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The title of Jacob Phillips’s new book Obedience Is Freedom might remind one of the Oceanian slogans “War Is Peace” and “Ignorance Is Strength”, but Phillips’s aim is to convince you that the statement is not paradoxical. Age-old values like duty and discipline, Phillips argues, offer “freedom from the entropy of meaninglessness”. In this pensive and highly personal study, English theologian Jacob Phillips shows that Joachim had keener insight than his famous friend; he knew that too much freedom can often mean unhappiness. The virtue of obedience is seen as outdated today, if not downright toxic – and yet, are we any freer than our forebears?

Jacob Phillips - Battle of Ideas Jacob Phillips - Battle of Ideas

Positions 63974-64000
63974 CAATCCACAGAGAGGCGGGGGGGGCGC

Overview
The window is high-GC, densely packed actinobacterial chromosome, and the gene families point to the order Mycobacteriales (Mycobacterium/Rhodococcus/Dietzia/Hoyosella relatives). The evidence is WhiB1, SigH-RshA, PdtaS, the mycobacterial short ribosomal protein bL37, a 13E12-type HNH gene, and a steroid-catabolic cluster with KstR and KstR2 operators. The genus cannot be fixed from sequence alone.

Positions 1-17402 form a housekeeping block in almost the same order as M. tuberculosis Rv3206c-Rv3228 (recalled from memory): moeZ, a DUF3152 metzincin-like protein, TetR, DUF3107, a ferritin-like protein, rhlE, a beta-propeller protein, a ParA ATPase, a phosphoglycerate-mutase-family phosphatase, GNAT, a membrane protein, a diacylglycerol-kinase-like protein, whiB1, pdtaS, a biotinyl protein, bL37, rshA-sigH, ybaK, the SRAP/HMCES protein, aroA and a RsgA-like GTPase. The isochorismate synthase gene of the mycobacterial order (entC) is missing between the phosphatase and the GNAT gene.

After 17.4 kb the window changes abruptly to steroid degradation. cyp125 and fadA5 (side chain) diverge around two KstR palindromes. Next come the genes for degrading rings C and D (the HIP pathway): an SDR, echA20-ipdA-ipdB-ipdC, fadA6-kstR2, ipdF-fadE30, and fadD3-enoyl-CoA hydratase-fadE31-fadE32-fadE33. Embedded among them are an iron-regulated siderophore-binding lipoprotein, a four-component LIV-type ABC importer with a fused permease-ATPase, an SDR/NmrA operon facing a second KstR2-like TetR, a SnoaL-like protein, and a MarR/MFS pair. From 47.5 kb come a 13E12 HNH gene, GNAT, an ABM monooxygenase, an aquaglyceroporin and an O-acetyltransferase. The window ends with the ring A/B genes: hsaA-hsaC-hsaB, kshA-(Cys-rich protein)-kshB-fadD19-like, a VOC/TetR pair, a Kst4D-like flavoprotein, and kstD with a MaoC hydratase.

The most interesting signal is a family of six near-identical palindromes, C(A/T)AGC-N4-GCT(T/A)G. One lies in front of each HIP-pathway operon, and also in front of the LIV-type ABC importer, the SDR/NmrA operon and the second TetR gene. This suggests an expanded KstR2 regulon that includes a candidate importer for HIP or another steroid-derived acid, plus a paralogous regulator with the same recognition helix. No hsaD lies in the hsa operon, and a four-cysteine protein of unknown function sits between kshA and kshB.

A sceptical reader might dispute Phillips’s positive conception of liberty. I think it is inarguable that in a civilised society, freedom depends to some extent on obedience. Take driving. How “free” would you feel if you drove on roads, or walked across them, on which motorists could drive at 100 miles per hour after downing a bottle of vodka? There is a good chance that your freedom would end on a broken windscreen. Still, it is true that departing from a negative conception of freedom exposes us to endless conceptual elasticity. There is also a discussion on what is understood by respect. There is a well-meaning, though misleading, way of engendering respect through racial categorisations. However, the author points out that this is not behaviour borne out of a shared living experience but, rather, construed in “peer-reviewed journals and Powerpoint slides.” This and other factors reduce culture to a “dangerous place steeped only in prejudice and hatred… fear and suffering” rather than the “source of unity” that it can—and should—be. Yet Goodhart, who is commendably sympathetic to the often-disregarded Somewheres, is still a little patronizing about the importance of loyalty. Phillips, unlike Goodhart, sees loyalty as an elemental rather than a merely primitive emotion, and an uplifting one, encouraging self-sublimation in the service of others who may have few or no other defenders.Phillips’ attempt to defend the value of ordinary, everyday duties – to one’s family, friends and loved ones – is important. He is right to show that fulfilling the duties imposed on you by a wider community creates a special kind of freedom. This is a vital corrective to the narcissistic idea that freedom is simply the absence of limits. The skill of the author lies in how he crafts his argument. This is neither a polemical text nor a heavy read. Instead, the author avoids a preachy or condescending tone and guides the reader gently through various themes. It is almost as though the author enters into a conversation with literary figures, philosophers, and theologians and offers their views to the reader. He weaves into these conversations his own experiences and observations, thus presenting a book that is engaging, personal, and even moving at times.